• That non-random subset will inevitably consist of those cultural forms that confer upon a society the kind of power that is required to survive in that war of all against all –>
    • This survival only of what can succeed in the struggle for power means that what wins the human future is less the particular societies that organize for power, than those particular forms of cultural organization that are demanded by “the selection for power; –>
    • It is therefore inevitable that — over time — the ways of power will be the direction of that the human world takes, as all other ways of fashioning human cultural life (that confer weakness upon a society in the war of all against all) – regardless of how beautiful they may be — will be rendered unviable choices for humankind. –>
    • This inevitability of “the selection for the ways of power” is what the “parable” in “the parable of the tribes” itself demonstrates: i.e. that any effective power-maximizing entity in the interactive system acts like a contaminant  that inevitably infects the whole. –>
    • Specifically, the “parable” says that the threat from any one effective power-maximizer (in an interactive system of societies) spreads the ways of power because of the limited range of outcomes available to those nearby societies confronting this one imperialist. Those options are to be either: 1) destroyed, or 2) defeated and absorbed into the conqueror’s system, or 3) compelled to retreat to some inaccessible place, out of reach of the power that is threatening its neighbors, thus leaving its territory to be absorbed into the expanding power-system, or 4) driven – in order to defend itself – to organize itself to achieve sufficient power to beat back a powerful would-be conqueror. –>
    • The fourth option – self-defense – may look like a way to preserve one’s own culture, but to resist power one must have power, and power is a function of a great many dimensions of a society. So the society that wants to defend itself is compelled to make cultural choices that provide sufficient power; and if the threatening society has magnified its own power with cultural innovations, successful self-defense against that threat will likely require imitation of the aggressor’s power-enhancing ways. –>
    • All those four options, therefore, have one thing in common: with each outcome, the ways of power are spread further into the system of civilization. –>
    • The overall direction of the evolution of civilization is therefore a function of the anarchic nature of the situation into which we, as a species, inadvertently stumbled. Given the breakthrough (out of hunting-gathering and into food-production), all the rest follows, pretty much regardless of human nature. All it requires is creativity in generating cultural options, and resourcefulness in applying them to assure survival. –>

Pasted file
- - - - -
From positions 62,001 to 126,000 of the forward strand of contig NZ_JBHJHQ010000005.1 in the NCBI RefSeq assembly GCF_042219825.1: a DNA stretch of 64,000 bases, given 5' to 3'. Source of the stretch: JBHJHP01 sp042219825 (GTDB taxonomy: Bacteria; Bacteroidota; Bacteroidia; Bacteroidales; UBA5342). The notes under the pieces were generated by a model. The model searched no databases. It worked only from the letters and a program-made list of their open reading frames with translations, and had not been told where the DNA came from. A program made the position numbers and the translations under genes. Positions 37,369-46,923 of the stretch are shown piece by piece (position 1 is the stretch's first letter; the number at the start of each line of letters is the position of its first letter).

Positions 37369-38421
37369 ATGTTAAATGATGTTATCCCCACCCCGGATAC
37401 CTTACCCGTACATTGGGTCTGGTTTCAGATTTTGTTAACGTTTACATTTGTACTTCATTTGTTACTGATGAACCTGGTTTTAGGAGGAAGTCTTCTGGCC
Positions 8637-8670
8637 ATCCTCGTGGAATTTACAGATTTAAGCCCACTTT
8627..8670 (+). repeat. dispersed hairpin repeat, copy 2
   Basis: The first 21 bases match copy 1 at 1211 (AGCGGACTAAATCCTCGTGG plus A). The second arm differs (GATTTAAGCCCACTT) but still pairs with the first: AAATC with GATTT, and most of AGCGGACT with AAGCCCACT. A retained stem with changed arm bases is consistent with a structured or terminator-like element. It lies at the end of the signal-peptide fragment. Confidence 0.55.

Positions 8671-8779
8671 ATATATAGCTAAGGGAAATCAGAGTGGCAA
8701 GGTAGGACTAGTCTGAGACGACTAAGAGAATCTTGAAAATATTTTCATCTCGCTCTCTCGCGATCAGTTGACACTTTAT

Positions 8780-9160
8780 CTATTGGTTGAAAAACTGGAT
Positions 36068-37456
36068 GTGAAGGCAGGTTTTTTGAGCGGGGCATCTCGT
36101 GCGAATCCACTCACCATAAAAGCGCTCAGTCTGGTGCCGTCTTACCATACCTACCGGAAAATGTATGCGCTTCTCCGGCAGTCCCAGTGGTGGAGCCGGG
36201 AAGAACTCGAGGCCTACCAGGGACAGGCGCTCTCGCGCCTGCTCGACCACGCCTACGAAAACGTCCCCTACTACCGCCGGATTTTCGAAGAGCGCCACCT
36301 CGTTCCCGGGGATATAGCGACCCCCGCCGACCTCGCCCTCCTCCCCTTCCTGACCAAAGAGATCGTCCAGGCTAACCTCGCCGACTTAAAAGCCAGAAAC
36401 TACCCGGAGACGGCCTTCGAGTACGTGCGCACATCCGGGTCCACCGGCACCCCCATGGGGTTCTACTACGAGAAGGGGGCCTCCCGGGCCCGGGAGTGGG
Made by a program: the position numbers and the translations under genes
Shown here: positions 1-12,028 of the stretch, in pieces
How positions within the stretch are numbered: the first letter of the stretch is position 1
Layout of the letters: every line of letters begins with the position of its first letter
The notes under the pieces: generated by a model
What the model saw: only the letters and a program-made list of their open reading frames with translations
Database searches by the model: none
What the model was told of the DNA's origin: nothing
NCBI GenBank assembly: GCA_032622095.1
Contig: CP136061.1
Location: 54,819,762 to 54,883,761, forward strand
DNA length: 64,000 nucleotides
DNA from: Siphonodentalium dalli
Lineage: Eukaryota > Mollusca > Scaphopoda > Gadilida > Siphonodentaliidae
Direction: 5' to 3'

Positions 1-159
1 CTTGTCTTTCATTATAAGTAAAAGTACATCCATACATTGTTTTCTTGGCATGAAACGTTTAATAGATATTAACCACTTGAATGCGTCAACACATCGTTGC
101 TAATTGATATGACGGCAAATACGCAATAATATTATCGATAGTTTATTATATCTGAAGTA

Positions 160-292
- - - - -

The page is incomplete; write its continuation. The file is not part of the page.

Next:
• Our species should be seen not as this monstrous thing humankind has shown of itself throughout the history of civilization, but rather as a creature trying as best it can to deal with an impossible situation.

     

    • Andy Schmookler

      The following was sent to me by Jack Miles– whom I met originally when he was the acquiring editor for THE PARABLE OF THE TRIBES at the University of California Press. (He is also the author of the Pulitzer Prize-winning book, which I highly recommend, GOD: A BIOGRAPHY.) I share his comment here with his permission.

      “Your use of the phrase “on any planet” prompts me to send along the following link to a recent, much-noticed article in New York magazine:

      http://nymag.com/daily/intelligencer/2017/07/climate-change-earth-too-hot-for-humans.html

      “The mimesis described in the Parable of the Tribes includes the spread of power-maximizing use of the raw material of the planet. It entails the creation of what is now pretty widely called the anthropocene. But if this stage in the evolution of a civilization is the final stage, the suicidal stage, then–Wallace-Wells argues–we have an explanation for why the universe does not offer many simultaneous examples of civilization on different planets. Civilization may be an inherently short-lived natural phenomenon. In geological time, we blink on, then we blink off.”